As Hasan Minhaj dissects 'emotional truth' scandal, New Yorker stands 'by our story'

A man with dark black hair and facial hair in an olive green jacket and white shirt posing in front of a blue backdrop
Comedian Hasan Minhaj fired back at the New Yorker a month after he faced backlash for embellishing his comedy material. (Evan Agostini / Invision / Associated Press)
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Comedian Hasan Minhaj's public feud with the New Yorker just got the "Patriot Act" treatment.

The former "Daily Show" correspondent shared a 20-minute video dissecting a September article from the New Yorker that claimed he exaggerated parts of his stand-up comedy specials. In the video — published by the Hollywood Reporter on Thursday — Minhaj said, "I'm not a psycho, but this New Yorker article definitely makes me look like one."

"It was so needlessly misleading, not just about my stand-up, but also about me as a person," he added.

Read more: Hasan Minhaj says his stand-up stories are embellished but rooted in 'emotional truth.' Because that's comedy

Like his searing "Patriot Act" series, the comedian's video relied on email receipts and interview recordings to bolster his defense. At the center of the New Yorker's September article and Thursday's video were three stories inspired by Minhaj's own life: a prom rejection, an encounter with an FBI informant and an anthrax scare.

"The New Yorker implied that I made it all up," he said.

In the video, Minhaj explains how he adapted his first-hand accounts of racism and Islamophobia for his stand-up specials. He also compared excerpts from the New Yorker article with direct quotes from his conversation with the reporter.

Recalling how the New Yorker wrote about Minhaj being rejected for prom because of his race, he alleges the magazine "misled readers" and left them thinking he "made up a racist incident."

Read more: Opinion: What's wilder than Hasan Minhaj's tales? The FBI surveillance my Muslim community actually did endure

"I was an open book. I sat down in good faith," he continued. "They had my testimony and four years of correspondence backed up with receipts."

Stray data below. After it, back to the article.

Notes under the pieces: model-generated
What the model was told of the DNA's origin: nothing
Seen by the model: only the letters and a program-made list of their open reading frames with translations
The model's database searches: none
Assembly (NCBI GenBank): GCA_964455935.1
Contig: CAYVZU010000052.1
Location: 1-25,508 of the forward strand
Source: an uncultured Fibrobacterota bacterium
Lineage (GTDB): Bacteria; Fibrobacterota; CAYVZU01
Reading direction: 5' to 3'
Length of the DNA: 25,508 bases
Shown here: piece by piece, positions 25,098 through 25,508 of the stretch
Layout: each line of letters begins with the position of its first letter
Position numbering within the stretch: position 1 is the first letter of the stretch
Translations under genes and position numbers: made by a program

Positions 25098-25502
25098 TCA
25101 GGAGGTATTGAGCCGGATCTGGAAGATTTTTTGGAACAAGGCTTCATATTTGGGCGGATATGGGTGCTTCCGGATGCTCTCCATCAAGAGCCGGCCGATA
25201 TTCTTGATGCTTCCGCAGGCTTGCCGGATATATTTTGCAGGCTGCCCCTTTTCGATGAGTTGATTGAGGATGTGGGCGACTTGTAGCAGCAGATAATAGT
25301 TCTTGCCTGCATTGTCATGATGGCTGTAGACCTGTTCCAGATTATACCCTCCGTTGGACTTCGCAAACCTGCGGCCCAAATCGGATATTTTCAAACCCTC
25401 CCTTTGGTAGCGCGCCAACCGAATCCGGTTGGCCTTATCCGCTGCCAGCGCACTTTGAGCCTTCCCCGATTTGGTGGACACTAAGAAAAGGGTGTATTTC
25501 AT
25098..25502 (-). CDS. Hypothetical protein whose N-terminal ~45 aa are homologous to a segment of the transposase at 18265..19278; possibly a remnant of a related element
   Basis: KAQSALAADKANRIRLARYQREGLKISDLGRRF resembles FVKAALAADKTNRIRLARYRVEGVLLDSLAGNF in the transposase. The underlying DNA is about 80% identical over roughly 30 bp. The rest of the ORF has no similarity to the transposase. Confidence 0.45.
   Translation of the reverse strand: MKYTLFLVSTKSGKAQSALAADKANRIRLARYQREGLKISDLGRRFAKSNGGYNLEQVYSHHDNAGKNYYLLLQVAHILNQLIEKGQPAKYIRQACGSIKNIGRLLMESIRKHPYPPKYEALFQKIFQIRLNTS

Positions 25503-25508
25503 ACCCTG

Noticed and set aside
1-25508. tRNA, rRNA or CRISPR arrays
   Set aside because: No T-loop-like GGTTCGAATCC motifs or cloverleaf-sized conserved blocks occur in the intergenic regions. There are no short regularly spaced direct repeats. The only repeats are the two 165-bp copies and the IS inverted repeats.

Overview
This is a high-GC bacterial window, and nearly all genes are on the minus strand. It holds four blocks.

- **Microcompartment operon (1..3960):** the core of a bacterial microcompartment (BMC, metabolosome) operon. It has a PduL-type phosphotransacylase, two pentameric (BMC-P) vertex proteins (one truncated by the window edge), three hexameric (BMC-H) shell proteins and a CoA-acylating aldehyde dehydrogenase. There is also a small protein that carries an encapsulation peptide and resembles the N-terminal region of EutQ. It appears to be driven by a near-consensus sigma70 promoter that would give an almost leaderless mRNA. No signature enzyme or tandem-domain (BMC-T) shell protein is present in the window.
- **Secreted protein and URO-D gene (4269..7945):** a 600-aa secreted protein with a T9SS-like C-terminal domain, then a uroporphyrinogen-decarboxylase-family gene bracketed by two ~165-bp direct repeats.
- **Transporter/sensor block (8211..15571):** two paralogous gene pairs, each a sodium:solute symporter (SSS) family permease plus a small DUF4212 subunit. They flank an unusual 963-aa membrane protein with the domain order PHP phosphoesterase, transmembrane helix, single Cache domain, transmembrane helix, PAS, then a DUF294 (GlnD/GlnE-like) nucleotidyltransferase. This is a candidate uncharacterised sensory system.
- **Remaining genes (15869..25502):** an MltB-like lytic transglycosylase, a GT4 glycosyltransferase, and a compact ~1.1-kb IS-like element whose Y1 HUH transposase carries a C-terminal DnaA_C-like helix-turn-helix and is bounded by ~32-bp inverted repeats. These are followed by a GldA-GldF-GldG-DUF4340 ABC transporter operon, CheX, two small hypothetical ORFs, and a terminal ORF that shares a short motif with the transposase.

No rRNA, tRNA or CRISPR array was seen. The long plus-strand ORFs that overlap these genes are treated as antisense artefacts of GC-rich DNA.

In the video Minhaj apologizes for "embellishing the story" of his anthrax scare and explained that he fabricated the story of rushing his daughter to the hospital to "put the audience in the same shock and fear" he and wife, Beena, experienced at the time.

"In my work as a storytelling comedian I assumed that the lines of truth and fiction were allowed to be a bit more blurry," he explained.

Toward the end of the video, Minhaj said the New Yorker article made him seem like "some sort of unrepentive liar" and offered the controversial "emotional truth" quote in full context. He also said he will be "more thoughtful" about sticking to fact in his material.

Read more: Whoopi Goldberg backs Hasan Minhaj exaggerating stories for a laugh: ‘That’s what we do’

Minhaj added: "Look, behind this article is a proper f— psycho."

In a statement shared with The Times on Thursday, a spokesperson for the New Yorker said, "Hasan Minhaj confirms in this video that he selectively presents information and embellishes to make a point: exactly what we reported."

The statement continues: "Our piece, which includes Minhaj’s perspective at length, was carefully reported and fact-checked. It is based on interviews with more than twenty people, including former 'Patriot Act' and 'Daily Show' staffers; members of Minhaj’s security team; and people who have been the subject of his standup work, including the former F.B.I. informant “Brother Eric” and the woman at the center of his prom-rejection story. We stand by our story."

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This story originally appeared in Los Angeles Times.